The Gospel according to Homer. Mmm ... gospel.
August 24, 2003
Bart Simpson and God?
The book according to Bart may not be in the Bible; however, Maj. Steve Schaick can explain the relevance of “The Simpsons” television show to the Bible.
With a little help from the long-running sitcom, the 39th Air Base Group’s senior Protestant chaplain has developed a popular approach to studying the Bible at Incirlik Air Base, Turkey.
“[‘The Simpsons’] is entering its 14th season and … I know there’s plans to continue at least for another year or so, for sure,” Schaick said.
Two years ago while stationed at the U.S. Air Force Academy in Colorado Springs, Colo., Schaick noticed a massive number of cadets going to the dining hall for carryout dinners at the same time each evening.
Schaick was intrigued.
“Hundreds of them, literally, would go into the dining hall around 5:15 p.m. or so to get their carryout dinner and carry their Styrofoam containers back to their rooms, and they’d huddle around TVs and watch ‘The Simpsons,’” he said.
That started the chaplain wondering how he could integrate the show into lessons on moral and ethical leadership.
“The staff that I worked with would often use movie clips to either introduce themes or reinforce themes,” Schaick said. “I guess my antennae are up for relevance. I often use movie clips and so forth in my sermons on Sunday morning.”
Schaick later introduced his “Blessed Are ‘The Simpsons’” Bible study at the Air Force Academy, which brought in droves of curious cadets. Those numbers have continued for Schaick at Incirlik. In January and February, he offered the seven-week study to about 30-40 airmen and their family members.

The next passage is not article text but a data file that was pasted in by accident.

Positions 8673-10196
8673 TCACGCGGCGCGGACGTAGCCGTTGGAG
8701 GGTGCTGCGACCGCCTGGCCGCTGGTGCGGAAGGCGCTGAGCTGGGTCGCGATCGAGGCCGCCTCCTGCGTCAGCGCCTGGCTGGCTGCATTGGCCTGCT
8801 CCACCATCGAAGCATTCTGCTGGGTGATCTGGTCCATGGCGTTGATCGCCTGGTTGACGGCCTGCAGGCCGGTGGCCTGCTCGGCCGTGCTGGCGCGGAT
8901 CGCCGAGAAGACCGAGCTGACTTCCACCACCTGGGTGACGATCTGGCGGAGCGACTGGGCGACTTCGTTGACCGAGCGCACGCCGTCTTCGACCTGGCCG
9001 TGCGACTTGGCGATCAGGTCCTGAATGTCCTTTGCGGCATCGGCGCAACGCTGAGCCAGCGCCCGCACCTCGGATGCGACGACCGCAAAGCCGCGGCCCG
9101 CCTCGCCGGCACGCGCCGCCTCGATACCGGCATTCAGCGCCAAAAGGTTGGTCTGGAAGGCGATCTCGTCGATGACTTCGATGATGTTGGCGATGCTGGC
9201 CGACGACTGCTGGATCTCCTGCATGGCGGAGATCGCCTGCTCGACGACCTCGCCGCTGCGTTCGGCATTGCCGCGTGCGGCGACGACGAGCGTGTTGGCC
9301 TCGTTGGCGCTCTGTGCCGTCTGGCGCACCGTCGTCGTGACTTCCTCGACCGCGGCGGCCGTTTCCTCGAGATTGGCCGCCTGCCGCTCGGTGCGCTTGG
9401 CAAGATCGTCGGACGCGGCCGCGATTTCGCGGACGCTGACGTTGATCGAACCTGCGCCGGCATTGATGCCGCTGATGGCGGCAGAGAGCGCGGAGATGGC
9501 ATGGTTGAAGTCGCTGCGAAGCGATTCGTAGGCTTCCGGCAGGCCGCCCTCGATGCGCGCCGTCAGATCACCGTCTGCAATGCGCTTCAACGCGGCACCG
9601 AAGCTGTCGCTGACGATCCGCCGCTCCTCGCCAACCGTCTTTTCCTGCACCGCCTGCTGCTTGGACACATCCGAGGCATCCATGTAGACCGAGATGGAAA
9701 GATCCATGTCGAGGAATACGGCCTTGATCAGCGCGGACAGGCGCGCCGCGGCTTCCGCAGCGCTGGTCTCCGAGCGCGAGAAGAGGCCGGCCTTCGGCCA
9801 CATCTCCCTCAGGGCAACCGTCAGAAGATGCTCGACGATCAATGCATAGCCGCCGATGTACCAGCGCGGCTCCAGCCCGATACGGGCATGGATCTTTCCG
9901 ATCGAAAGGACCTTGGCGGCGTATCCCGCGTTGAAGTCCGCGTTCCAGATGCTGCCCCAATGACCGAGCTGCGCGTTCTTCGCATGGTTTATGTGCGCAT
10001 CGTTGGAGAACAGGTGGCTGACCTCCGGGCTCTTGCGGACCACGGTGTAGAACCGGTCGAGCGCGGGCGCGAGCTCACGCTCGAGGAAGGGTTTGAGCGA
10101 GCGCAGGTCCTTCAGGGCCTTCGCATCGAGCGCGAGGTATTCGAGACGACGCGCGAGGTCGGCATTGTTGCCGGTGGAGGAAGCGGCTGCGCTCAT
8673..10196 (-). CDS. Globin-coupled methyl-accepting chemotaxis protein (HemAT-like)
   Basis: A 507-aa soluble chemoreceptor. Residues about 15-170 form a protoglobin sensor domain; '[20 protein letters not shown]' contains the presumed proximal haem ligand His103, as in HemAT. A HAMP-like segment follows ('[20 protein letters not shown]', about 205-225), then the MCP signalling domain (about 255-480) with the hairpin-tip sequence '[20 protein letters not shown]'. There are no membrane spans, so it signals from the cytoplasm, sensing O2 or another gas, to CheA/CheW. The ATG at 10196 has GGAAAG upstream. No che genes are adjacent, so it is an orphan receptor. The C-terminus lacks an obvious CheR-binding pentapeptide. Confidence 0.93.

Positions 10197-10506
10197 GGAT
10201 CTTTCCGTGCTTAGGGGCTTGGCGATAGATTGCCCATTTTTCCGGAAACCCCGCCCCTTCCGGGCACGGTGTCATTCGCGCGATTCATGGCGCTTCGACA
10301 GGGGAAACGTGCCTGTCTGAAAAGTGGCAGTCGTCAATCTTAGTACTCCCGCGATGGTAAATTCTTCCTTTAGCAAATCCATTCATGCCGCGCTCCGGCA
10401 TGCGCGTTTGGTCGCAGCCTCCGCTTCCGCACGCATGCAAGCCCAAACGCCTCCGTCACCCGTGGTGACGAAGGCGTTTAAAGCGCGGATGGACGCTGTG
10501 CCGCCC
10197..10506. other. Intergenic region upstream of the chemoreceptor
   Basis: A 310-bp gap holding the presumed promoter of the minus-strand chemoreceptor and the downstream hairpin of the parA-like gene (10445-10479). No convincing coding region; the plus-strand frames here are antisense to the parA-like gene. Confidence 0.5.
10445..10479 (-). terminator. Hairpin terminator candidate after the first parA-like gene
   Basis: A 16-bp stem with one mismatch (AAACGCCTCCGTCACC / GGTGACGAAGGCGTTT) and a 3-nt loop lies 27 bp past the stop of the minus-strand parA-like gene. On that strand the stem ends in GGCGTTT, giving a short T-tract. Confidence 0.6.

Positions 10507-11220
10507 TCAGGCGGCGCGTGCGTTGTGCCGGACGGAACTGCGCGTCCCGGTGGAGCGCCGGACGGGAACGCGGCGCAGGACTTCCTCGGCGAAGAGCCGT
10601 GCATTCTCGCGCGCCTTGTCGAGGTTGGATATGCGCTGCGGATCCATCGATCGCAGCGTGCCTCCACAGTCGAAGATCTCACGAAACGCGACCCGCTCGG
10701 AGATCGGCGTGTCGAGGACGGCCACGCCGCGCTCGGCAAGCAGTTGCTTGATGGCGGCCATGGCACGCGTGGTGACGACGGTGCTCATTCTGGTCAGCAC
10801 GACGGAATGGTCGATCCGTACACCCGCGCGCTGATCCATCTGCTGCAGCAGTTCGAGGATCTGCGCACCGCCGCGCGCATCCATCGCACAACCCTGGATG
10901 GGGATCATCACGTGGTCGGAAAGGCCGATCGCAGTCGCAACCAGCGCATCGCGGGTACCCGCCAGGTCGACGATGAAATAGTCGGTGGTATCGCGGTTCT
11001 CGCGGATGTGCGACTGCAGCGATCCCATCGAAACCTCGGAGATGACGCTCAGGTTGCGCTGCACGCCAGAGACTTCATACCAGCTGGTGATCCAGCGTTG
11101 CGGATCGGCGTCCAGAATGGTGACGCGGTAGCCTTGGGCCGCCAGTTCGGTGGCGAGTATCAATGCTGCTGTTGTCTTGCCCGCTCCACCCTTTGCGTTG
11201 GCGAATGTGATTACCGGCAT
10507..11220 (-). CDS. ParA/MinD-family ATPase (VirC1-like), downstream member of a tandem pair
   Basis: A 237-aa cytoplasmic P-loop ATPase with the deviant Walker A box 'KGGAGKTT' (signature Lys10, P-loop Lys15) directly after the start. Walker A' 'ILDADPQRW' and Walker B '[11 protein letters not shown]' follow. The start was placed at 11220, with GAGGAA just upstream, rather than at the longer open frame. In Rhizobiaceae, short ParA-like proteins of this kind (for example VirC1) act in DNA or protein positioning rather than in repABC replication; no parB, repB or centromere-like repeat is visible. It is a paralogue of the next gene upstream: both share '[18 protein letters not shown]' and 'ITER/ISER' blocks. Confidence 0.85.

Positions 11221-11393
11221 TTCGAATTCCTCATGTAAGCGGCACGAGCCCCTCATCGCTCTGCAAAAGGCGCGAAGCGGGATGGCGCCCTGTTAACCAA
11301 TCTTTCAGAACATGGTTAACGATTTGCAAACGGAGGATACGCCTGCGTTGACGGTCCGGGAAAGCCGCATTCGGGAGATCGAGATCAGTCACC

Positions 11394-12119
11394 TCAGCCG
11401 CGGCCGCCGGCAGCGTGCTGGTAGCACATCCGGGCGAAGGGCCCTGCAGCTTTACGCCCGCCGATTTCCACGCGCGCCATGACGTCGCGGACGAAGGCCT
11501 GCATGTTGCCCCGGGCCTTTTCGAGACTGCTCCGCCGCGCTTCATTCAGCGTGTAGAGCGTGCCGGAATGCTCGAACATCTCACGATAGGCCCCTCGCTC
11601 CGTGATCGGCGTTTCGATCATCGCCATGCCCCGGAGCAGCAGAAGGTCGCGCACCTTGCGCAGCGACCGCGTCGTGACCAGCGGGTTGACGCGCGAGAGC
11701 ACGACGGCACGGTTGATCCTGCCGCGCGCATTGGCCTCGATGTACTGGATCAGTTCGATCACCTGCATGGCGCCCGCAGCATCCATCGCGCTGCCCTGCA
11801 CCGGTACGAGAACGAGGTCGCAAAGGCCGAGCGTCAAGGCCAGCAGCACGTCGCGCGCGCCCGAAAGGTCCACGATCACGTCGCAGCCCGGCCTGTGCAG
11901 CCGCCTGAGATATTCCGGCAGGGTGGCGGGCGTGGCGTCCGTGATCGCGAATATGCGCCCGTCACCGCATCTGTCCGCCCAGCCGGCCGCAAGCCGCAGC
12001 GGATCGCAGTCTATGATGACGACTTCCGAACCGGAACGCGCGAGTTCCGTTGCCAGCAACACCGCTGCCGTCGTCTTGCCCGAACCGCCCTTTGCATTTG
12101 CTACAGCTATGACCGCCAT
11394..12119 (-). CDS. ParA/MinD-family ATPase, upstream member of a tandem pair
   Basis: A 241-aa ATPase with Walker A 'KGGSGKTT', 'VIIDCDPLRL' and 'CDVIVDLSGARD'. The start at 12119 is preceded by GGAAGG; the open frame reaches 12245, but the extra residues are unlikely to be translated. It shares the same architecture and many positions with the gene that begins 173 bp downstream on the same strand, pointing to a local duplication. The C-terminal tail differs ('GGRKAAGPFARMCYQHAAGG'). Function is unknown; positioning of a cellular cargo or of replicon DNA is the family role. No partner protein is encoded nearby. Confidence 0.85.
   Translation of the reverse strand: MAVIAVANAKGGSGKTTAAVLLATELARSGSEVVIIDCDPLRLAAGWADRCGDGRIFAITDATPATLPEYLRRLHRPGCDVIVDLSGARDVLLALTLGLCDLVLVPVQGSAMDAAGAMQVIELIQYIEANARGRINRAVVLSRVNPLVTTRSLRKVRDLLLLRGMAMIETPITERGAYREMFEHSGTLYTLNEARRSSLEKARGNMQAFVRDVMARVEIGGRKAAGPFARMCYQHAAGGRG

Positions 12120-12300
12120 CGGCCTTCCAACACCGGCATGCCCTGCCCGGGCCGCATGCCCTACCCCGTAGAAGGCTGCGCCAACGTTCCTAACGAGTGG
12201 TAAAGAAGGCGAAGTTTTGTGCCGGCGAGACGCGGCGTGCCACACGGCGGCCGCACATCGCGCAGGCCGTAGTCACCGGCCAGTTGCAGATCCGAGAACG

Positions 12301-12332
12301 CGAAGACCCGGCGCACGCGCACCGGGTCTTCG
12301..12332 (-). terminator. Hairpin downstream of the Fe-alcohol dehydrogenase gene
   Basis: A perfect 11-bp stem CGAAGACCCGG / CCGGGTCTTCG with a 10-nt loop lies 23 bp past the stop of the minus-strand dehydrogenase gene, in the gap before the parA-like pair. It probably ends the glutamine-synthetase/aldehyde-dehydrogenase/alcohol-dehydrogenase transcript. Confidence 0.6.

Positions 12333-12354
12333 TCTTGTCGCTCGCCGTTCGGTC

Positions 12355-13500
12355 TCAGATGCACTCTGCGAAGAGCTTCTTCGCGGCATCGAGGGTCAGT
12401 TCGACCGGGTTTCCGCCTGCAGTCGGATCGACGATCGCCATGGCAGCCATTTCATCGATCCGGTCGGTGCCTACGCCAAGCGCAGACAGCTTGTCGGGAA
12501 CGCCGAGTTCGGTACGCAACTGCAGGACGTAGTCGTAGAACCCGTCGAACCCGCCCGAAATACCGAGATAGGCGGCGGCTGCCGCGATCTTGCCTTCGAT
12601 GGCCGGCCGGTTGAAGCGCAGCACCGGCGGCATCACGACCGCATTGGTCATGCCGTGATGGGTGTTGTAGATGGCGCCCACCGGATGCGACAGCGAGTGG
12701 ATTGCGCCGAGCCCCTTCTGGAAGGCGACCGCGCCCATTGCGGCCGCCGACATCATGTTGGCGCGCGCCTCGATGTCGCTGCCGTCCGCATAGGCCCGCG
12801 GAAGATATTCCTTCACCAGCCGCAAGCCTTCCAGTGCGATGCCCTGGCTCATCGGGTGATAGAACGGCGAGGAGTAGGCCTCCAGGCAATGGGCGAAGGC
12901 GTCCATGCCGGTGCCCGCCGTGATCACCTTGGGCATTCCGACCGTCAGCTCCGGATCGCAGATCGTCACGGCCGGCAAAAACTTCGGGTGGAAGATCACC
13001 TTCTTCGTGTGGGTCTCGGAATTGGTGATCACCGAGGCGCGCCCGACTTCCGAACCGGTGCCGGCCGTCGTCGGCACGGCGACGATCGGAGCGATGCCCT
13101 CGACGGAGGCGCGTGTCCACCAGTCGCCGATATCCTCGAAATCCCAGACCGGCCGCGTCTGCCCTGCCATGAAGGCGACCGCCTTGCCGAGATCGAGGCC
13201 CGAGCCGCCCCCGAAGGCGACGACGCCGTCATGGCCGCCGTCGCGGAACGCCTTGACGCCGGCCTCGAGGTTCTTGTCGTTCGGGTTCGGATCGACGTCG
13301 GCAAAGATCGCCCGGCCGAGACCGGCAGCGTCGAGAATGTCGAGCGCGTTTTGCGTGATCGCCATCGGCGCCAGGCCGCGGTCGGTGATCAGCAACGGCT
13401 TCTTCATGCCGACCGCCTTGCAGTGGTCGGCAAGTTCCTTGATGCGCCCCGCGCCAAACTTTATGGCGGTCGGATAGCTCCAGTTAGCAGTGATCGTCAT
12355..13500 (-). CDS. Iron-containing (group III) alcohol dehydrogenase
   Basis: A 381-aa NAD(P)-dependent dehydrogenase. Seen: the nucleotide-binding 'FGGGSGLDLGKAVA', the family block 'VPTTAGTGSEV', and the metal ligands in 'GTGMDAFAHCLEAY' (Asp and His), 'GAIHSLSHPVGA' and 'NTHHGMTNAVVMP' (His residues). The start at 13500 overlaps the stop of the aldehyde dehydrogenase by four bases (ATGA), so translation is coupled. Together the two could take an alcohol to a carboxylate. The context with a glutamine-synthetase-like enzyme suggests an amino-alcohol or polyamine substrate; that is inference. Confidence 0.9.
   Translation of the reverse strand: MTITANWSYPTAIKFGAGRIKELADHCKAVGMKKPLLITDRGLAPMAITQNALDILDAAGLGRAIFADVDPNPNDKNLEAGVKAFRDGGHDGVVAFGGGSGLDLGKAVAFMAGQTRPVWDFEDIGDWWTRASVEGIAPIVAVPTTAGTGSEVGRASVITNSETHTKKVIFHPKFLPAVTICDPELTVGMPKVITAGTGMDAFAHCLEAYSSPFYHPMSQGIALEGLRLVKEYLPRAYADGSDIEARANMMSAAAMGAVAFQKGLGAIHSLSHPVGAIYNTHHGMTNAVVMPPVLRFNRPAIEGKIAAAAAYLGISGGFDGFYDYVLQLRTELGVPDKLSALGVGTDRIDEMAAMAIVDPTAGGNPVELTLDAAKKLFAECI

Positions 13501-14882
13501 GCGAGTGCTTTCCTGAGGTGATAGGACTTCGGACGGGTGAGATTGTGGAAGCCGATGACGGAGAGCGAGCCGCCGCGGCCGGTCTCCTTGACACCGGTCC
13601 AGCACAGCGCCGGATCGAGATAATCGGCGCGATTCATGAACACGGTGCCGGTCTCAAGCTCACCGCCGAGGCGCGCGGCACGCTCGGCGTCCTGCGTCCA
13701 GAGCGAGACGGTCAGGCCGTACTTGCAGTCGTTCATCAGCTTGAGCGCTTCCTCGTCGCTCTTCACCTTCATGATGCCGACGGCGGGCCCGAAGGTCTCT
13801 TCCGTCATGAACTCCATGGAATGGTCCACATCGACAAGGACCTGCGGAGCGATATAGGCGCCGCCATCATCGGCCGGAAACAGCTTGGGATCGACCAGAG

“It went very well. I was really surprised,” Schaick said. “I was expecting the idea to attract mostly young airmen and maybe a few high school kids or something, but I basically got folks from the whole spectrum.”
His innovative approach to teaching the Bible also earned him an award from the National Bible Association recently.
“I’m really flattered by the interest people are showing in this and a little humbled by it as well,” Schaick said.
When “The Simpsons” first aired on television, Schaick disliked the show’s irreverent nature and thought it was keeping young people away from church.
“I thought what little I did see of [the show] was a very slanderous kind of irreverent celebration of Bart acting out,” Schaick said. “… Then after watching a few episodes, I just … got drawn into it, and as a result, I’m kind of a big fan of the show.”
“Bart Sells His Soul” is one of Schaick’s favorite episodes, which he uses to illustrate the value of the soul and its need to be cared for.
In the episode, Bart and his friend, Milhouse, are doing remedial chores in the church. While cleaning the church’s pipe organ, Bart discusses with Milhouse the worthlessness of souls. Milhouse offers to buy Bart's soul for five dollars.
Bart takes Milhouse up on the offer and “immediately Bart’s [his] life begins to fall apart, and not even his dog wants anything to do with him anymore,” Schaick explained.
Although “Simpsons” creator Matt Groening does not claim to use the show as a means for teaching Christian morals, Schaick said such pop culture shows provide good channels for religious discussion.
“I just think there’s a lot of powerful media,” Schaick said. “But it’s kind of our instrument for the taking to help us make a link between our own confused lives to the answers that Scripture has for us.”
Schaick hopes his next Bible study, beginning Thursday at Incirlik Air Base’s Crossroads Cafe, will continue to bring fresh insight.
“I’m not sure that I’ve done it justice it yet,” Schaick said. “But every time I do one of these studies, people bring out insights and things that I’ve never seen.”